The November winners of two seats on the Riley County Commission, Bob Boyd and Ron Wells, were sworn in to their seats Monday, replacing commissioners Karen McCulloh and Alvan Johnson.
The ceremony marked the first time in two decades that the Commission contains a majority of new members. That last occurred in January of 1993 when McCulloh and Jim Williams were elected, succeeding Richard Jepsen and John Sjo.
Judge Meryl Wilson swore in both Boyd and Wells on Monday morning with family, friends and county department heads in attendance. McCulloh and Johnson were both there to wish congratulations to the new commissioners as they took their places on the commission.
The new board appointed Commissioner Dave Lewis to be the chairman and Boyd as the vice-chair.
Boyd and Wells were also appointed to their new positions on the Riley County Law Enforcement board.
Wells, who now represents the third district, has been preparing himself by visiting different departments within the county, including the Riley County Health Department and ATA Bus. Wells said that he’s “been impressed,” with the work that’s being done between department heads and budgeting.
Wells took an especially close look at ATA bus, reading its operations manual and account audit for the 2012-13 year. He said that he “can do a better job managing the ATA” now that he has seen how the operation runs. He believes director Anne Smith is “doing a great job.” During Wells’ campaign he cited that he was supportive of the ATA bus system but was hoping the service would expand to areas such as the rural parts of the county and get more trips to the airports.
Wells’ long-term goals are to get some work done on the Wildcat Creek flooding issue, a main point of his campaign. He said that he is mainly going to take time to learn about the logistics of the seat and let Commissioner Dave Lewis take the lead on most issues, including the Metropolitan Planning Organization. As the only holdover on the commission, Lewis is expected to be named the new chairman Monday, although commissioners are free to select whichever of their number they want for that position.
Wells said Lewis will be the main one on the board for the MPO, but added that he will have a supportive role in that discussion and will be especially interested in how the organization’s funding will be delegated over the future years.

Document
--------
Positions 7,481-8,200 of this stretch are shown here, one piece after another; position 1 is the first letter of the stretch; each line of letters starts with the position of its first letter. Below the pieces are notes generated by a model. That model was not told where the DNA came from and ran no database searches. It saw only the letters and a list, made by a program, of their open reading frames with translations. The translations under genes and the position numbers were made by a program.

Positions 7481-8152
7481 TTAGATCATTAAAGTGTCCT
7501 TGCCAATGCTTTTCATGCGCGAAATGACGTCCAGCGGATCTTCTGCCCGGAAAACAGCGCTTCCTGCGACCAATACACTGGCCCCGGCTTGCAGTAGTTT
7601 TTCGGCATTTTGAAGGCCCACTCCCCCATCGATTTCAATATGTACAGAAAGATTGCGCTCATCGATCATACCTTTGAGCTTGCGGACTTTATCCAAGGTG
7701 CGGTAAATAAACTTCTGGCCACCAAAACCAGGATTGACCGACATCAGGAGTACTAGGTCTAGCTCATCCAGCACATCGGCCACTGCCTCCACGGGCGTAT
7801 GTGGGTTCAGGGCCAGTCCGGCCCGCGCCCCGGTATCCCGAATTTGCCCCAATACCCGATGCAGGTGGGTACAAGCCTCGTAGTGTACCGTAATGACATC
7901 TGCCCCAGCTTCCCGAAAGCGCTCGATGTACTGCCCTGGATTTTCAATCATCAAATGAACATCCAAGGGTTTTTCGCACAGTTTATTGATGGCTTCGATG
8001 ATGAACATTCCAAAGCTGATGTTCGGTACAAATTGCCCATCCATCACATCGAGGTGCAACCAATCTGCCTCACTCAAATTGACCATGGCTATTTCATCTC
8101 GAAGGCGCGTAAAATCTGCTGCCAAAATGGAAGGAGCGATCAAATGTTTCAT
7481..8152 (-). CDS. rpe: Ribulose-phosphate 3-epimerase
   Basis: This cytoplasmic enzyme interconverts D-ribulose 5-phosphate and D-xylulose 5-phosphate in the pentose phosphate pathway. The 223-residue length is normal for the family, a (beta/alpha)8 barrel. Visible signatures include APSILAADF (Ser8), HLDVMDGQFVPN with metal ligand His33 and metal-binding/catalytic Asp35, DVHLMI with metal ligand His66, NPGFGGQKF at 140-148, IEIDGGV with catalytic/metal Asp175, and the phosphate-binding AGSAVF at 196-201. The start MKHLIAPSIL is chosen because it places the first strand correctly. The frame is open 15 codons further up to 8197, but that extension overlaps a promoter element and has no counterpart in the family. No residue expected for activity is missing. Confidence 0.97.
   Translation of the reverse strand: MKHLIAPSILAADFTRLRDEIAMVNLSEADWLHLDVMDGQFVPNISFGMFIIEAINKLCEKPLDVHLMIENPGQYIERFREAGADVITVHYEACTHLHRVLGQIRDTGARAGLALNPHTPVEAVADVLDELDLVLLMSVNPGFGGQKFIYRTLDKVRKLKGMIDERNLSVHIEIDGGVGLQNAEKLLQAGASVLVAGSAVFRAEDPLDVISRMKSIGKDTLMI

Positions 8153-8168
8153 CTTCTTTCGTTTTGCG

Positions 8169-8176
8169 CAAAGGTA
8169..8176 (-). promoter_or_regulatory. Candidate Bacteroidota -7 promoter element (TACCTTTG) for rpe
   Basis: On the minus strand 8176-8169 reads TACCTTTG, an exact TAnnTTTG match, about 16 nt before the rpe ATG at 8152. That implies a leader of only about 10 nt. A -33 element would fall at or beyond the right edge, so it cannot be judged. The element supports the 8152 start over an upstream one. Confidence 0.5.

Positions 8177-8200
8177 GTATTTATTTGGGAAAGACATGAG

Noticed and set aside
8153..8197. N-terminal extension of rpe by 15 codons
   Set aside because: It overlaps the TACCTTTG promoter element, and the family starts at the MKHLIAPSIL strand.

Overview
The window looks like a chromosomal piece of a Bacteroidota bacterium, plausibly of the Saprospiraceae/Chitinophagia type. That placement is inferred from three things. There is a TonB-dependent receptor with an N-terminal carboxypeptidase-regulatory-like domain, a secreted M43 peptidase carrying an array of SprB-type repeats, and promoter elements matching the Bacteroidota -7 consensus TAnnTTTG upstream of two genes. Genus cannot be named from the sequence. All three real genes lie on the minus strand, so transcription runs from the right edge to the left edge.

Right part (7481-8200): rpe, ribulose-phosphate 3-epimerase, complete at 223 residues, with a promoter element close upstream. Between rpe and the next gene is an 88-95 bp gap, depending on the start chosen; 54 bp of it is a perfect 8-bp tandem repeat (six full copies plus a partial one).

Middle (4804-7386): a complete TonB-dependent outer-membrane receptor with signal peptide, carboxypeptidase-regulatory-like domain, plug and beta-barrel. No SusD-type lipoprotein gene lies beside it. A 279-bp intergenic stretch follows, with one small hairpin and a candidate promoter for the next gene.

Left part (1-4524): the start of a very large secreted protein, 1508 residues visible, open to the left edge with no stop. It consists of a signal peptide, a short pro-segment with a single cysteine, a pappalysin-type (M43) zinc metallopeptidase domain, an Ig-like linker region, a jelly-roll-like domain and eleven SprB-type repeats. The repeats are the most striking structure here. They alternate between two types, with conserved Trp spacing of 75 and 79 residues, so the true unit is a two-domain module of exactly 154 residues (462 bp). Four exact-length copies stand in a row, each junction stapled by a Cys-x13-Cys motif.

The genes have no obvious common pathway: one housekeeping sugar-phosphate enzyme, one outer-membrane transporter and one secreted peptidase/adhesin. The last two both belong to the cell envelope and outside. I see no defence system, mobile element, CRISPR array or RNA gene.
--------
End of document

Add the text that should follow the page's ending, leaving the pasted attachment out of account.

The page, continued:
Wells believes that the changeover will be “seamless,” and doesn’t see his and Boyd’s natures — both more conservative than the departing McCulloh — to be that big of an issue. He also doesn’t see the new commission having a hard time getting issues taken care of. Wells said he’s known Lewis for a number of years and Boyd since the beginning of the election, and thinks they will do what’s best for the citizens of Riley County.
Boyd, who represents the second district, said he’s been learning as much as possible about the position but plans on learning the inner workings of the job after being sworn in.
“I campaigned on the premises that the county is operated very well,” Boyd said. “After two months of study and visiting, we are blessed to have the best county staff in the state.”
One of Boyd’s bigger issues was the efficiency of the Riley County Health department. Boyd said now that the department is officially part of the county he plans on taking a closer look in the beginning months of his term.
He also plans on having a closer working relationship with the MPO board, to which he was appointed Monday.
During his campaign, Boyd stated that he was also supportive of the ATA bus system, but was unsure of it being funded by the county.
“I like Anne Smith, the organization that is ATA and will support it and advise it when I can,” Boyd said. “I do not favor support for the fixed route system and I believe it can succeed on its own.”
Boyd also wants to look into the county’s space issues. He said that over the past two months, he has realized how short the county is on space for their staff.
“A decade from now we will have a serious shortage,” Boyd said. His idea is to start the planning process for gaining this space during his term.
For their first meeting Monday, the two new commissioners learned about the breakdown of extension and the Public Works departments. They also went into the different budget and expenditure reports with county clerk Rich Vargo.
Because of a prior commitment, the two new commissioners did not discuss the breakdown of their board assignments, planning to discuss that at a later date.